Baltic Journal of Psychology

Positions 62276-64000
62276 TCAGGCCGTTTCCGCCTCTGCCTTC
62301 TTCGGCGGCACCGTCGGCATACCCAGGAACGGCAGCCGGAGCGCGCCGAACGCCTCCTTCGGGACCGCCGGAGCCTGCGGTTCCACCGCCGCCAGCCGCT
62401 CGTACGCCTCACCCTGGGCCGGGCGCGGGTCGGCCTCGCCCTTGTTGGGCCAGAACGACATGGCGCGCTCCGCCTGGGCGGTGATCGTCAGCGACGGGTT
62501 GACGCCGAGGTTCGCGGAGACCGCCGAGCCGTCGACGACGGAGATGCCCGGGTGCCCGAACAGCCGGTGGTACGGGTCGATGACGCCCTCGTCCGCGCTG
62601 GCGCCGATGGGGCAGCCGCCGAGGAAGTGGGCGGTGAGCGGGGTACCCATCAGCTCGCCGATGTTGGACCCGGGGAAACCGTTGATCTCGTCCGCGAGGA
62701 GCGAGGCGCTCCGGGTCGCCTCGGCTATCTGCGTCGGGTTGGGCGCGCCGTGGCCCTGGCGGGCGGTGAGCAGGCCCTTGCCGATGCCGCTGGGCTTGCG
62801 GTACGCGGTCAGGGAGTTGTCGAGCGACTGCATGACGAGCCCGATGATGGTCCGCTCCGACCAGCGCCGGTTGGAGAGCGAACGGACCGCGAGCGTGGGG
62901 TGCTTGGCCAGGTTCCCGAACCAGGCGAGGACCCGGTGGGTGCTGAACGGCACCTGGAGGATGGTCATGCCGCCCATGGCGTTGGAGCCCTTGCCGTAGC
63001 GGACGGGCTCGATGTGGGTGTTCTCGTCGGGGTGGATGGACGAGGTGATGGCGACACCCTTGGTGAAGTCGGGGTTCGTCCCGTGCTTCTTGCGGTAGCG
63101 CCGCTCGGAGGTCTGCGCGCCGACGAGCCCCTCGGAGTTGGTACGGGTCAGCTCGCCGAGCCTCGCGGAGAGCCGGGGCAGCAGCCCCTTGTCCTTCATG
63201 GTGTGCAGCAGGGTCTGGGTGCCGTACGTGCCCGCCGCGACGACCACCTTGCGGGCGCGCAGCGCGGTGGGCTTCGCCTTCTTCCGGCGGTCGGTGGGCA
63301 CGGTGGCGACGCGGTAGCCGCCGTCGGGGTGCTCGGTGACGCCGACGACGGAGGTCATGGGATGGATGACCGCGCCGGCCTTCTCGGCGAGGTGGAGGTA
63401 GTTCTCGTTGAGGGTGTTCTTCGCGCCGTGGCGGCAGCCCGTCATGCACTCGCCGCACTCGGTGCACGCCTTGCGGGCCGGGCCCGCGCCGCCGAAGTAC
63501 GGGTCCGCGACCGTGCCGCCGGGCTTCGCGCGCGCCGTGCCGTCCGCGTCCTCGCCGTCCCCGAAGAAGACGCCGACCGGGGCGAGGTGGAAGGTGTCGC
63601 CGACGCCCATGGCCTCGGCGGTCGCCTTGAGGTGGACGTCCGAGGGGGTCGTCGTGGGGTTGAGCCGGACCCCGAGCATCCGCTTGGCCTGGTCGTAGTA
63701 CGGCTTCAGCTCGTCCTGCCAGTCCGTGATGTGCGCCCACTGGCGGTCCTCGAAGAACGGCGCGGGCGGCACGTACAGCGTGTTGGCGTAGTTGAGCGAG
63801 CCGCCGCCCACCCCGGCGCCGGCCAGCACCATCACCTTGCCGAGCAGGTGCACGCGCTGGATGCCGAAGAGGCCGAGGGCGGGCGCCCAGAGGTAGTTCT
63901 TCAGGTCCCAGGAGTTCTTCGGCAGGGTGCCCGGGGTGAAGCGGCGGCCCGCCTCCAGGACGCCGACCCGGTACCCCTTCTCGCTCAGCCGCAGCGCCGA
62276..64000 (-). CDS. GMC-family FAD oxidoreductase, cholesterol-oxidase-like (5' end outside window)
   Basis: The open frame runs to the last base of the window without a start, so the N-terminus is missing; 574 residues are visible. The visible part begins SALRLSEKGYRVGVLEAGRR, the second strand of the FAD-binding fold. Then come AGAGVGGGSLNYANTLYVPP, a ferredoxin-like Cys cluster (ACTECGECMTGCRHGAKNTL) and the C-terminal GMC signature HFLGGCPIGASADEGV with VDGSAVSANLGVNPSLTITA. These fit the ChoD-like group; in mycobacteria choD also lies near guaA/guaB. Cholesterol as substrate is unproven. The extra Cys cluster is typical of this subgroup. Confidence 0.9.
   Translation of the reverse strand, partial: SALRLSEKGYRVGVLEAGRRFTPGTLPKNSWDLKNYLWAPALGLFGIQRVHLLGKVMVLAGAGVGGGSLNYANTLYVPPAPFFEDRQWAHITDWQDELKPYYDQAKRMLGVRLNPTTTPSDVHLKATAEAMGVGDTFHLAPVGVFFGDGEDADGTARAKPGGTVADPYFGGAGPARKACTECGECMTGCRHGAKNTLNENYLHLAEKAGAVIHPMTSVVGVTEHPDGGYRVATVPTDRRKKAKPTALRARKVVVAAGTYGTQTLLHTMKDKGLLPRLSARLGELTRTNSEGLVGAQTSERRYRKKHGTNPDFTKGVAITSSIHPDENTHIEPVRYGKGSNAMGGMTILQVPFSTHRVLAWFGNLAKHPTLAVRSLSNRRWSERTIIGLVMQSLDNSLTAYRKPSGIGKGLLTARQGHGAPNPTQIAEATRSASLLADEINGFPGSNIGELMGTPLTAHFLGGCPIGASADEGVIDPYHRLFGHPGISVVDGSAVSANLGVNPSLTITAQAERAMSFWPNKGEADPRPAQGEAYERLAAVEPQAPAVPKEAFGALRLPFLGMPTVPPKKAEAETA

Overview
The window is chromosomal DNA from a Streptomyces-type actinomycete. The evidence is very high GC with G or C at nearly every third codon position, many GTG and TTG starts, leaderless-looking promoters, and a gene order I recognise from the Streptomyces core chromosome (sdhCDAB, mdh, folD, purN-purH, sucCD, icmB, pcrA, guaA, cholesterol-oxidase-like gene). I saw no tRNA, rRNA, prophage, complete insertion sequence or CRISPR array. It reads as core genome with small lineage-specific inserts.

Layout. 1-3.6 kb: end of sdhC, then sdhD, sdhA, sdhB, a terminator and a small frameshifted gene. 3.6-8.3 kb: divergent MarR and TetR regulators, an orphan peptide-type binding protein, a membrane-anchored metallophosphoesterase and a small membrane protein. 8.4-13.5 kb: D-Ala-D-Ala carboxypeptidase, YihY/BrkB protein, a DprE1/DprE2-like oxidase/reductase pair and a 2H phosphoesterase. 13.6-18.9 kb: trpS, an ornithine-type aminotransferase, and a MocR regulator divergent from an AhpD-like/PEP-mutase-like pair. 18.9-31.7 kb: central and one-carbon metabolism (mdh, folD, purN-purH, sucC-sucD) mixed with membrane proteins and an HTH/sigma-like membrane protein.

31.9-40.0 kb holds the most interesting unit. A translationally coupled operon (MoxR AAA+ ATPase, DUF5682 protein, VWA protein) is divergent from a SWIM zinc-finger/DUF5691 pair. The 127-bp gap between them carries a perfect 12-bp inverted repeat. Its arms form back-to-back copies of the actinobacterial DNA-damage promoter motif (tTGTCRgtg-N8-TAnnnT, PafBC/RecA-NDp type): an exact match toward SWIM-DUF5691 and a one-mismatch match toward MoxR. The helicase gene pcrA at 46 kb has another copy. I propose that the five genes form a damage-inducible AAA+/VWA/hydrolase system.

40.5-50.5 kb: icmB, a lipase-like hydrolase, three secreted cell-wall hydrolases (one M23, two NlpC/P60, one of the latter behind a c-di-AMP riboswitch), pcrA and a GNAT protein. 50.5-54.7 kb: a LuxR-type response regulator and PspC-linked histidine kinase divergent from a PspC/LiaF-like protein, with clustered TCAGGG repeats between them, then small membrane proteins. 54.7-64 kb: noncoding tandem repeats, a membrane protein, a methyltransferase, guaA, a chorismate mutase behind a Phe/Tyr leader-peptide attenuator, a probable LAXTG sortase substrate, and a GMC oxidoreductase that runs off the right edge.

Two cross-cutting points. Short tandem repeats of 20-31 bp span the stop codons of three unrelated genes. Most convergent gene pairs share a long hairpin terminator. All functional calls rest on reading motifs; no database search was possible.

The assumption is often made in conventional cognitive science that consciousness is a computational process resulting from macroscopic neural activity as described by classical physics. That assumption has been questioned both because it has been unsuccessful in explaining consciousness and because it is based on outdated ideas about the nature of matter. More contemporary quantum theories may be more successful for understanding cognition. For example, Mari Jibu, Kunio Yasue, and Yasushi Takahashi have proposed a theory of memory as a spinor field underlying cortical dipoles in which quantum mechanical tunnelling instantiates memory decay and in which the creation of Goldstone bosons is the process of memory recall. Or, more radically, as proposed by Eugene Wigner, consciousness itself could be a causal agent that collapses the state vector describing physical reality. For Evan Harris Walker, such an effect occurs at synapses in the brain thereby regulating its electrochemical activity. According to Henry Stapp, Jeffrey Schwartz, and Mario Beauregard it is the attention density of our ongoing experiential stream that modulates neural activity through the quantum Zeno effect with demonstrated implications for the treatment of Obsessive-Compulsive Disorder. Such ideas address the possibility of the existence of a pre-physical substrate, akin to David Bohm=s implicate order, which could also be the referent of the transcendent consciousness experienced by John Wren-Lewis and Franklin Wolff. The notion of a deep consciousness as a pre-physical substrate from which physical reality is precipitated is one way in which some of the ideas of the theorists presented here could be integrated. It would be worth pursuing this line of investigation to determine eventually the goodness of fit of the resultant theories with observational data.